New questions surface about David Perdue’s involvement in stock trades

U.S. Sen. David Perdue’s campaign has said for months that he had a hands-off approach to his stock portfolio. However, a report from The New York Times about a federal investigation into Perdue’s trades during the early weeks of the coronavirus pandemic shows he did have some input on trades made on his behalf.

Perdue’s campaign says there is no contradiction. He had no control over how most of the stocks he held in individual companies was managed, a campaign strategist said. But he was involved in approving broad investment strategy decisions when it came to his shares of the data marketing firm Cardlytics.

“Senator Perdue doesn’t handle the day-to-day decisions of his portfolio — all of his holdings are managed by outside financial advisors who make recommendations, set strategy, and manage trades and personal finances,” campaign spokesman John Burke said. “These facts are confirmed by the New York Times reporting.”

The Times’ article says Perdue told an adviser at Goldman Sachs to sell off at least $1 million in stocks for the Atlanta-based Cardlytics in January, shortly after receiving an email from the company’s chief executive. The Times spoke to four people who were granted anonymity but said they had direct knowledge of the Justice Department’s investigation into Perdue’s finances.

Cardlytics’ Scott Grimes, in his Jan. 21 email to Perdue, mentioned “upcoming changes” at the company. Within two days, Perdue had decided to sell off a fraction of his shares.

The Times wrote: “Mr. Perdue then contacted his wealth manager at Goldman Sachs, Robert Hutchinson, and instructed him to sell a little more than $1 million worth of Cardlytics shares, or about 20 percent of his position, three of the people said. One person familiar with the inquiry into Mr. Perdue’s trades said that the conversation was memorialized in an internal Goldman Sachs record later obtained by the F.B.I.”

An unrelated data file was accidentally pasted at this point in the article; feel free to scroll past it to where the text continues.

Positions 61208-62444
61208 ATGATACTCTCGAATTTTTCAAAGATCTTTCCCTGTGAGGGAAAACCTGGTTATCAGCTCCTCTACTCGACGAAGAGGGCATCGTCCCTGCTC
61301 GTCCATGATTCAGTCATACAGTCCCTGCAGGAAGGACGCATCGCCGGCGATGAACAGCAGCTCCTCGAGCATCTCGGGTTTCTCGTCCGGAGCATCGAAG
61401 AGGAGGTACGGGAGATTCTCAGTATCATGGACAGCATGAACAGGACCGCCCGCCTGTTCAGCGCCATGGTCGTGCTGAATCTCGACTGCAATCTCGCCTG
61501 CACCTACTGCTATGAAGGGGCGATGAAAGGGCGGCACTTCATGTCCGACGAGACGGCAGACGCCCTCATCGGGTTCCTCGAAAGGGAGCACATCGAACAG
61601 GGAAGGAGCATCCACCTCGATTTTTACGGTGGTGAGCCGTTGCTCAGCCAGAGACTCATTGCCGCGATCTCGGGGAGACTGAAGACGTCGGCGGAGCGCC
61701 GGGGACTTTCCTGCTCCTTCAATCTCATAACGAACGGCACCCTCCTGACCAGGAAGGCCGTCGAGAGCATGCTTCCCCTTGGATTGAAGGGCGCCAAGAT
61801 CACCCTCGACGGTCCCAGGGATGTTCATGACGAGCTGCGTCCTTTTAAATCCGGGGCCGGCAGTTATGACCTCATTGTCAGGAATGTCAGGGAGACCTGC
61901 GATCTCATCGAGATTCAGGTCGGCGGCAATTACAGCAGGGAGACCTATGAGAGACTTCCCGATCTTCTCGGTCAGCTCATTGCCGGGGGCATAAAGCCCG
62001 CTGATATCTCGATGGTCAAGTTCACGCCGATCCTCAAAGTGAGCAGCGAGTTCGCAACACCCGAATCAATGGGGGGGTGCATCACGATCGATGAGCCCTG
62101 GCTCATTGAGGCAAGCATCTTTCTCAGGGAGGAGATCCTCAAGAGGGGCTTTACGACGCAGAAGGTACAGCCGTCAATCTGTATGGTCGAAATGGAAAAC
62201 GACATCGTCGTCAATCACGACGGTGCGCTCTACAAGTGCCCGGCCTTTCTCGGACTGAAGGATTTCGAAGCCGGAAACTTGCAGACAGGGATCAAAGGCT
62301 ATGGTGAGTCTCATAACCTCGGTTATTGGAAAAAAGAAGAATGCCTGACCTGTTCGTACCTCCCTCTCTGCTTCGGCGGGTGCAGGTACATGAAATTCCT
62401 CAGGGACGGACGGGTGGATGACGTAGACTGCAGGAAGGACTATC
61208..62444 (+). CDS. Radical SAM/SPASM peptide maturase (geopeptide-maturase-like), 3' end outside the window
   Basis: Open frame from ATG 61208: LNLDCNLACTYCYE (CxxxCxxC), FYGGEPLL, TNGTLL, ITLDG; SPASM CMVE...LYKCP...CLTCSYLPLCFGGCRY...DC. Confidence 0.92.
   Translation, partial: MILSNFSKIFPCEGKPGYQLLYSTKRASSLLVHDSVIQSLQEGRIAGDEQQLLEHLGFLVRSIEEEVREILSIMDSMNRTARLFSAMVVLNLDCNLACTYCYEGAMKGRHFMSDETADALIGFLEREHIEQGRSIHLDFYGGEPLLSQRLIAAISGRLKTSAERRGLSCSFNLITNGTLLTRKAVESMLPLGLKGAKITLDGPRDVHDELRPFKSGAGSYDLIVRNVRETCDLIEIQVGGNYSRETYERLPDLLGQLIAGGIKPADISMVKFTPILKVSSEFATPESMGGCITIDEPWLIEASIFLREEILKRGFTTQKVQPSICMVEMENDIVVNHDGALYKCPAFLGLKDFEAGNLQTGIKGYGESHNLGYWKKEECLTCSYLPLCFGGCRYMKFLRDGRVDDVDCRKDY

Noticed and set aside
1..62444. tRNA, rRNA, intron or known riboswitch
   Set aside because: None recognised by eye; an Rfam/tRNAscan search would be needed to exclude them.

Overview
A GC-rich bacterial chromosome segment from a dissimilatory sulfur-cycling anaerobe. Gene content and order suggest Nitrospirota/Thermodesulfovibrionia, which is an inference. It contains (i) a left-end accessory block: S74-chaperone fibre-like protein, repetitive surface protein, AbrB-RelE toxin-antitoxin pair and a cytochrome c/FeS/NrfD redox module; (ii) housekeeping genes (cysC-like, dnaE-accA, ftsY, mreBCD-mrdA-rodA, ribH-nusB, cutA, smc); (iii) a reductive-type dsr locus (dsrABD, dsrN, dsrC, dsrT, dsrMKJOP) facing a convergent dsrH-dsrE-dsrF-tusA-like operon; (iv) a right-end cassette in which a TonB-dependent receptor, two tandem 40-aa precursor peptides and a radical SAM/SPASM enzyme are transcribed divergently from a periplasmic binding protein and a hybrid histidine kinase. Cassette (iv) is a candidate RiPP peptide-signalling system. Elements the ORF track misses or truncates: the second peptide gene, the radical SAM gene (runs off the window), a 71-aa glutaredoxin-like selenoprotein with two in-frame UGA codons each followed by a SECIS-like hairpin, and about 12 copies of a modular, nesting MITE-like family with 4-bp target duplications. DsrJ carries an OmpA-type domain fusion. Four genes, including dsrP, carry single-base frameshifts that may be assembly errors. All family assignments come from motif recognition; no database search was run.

The article says that the investigation was ultimately closed with no finding of wrongdoing by Perdue. That falls in line with what he has said all along — that various federal agencies that looked into his coronavirus trades found no laws were broken.

But the Times’ passage also adds a new wrinkle to what the senator told his constituents and media organizations about those trades — that he did not control how his portfolio is managed.

“In the last five years, I’ve had outside professionals that manage my personal affairs,” Perdue said during a March interview with Nexstar Media Group. “I don’t deal with it on a day-to-day basis. I think if you look through that period of time, you will find purchases and sales just like you would last year this time or any other time.”

His spokeswoman, Cherie Gillan, in April told The Atlanta Journal-Constitution: “Since coming to the U.S. Senate in 2015, Sen. Perdue has always had an outside adviser managing his personal finances, and he is not involved in day-to-day decisions. For the past five years, the senator has fully complied with federal law and all Senate ethics requirements.”

Perdue’s team said all that is true. His decision to sell off the Cardlytics shares was based on advice he received from his money manager in October 2019, which the Times article also recounts. The timing of the trade coming within two days of the email from Grimes — a message reportedly sent in error — was just coincidence, Perdue’s representatives said.

Still, the apparent inconsistency has provided new fodder for Democrats in crafting opposition messaging against Perdue ahead of the Jan. 5 runoff that will determine whether Republicans maintain Senate control. Democrats need to unseat both Perdue and fellow Georgia U.S. Sen. Kelly Loeffler to flip the chamber.

“Today’s report reveals he’s been lying all along, and that federal investigators found Senator Perdue did personally direct his own stock trades,” Perdue’s opponent, Jon Ossoff, said in a statement Wednesday. “Perdue’s misconduct is repeated and flagrant.”

Various groups tied to the Democratic Party also weighed in critically, and the matter is expected to follow both Perdue and Loeffler, whose trading at the start of the coronavirus outbreak was also scrutinized. Both decided to sell off a majority of their holdings in individual companies’ stocks in hopes of moving past the controversy.

But they didn’t get rid of it all. Perdue still holds shares in Cardlytics that in May were worth $3.3 million. The company’s value has increased since then.

Staff writer Greg Bluestein contributed to this article.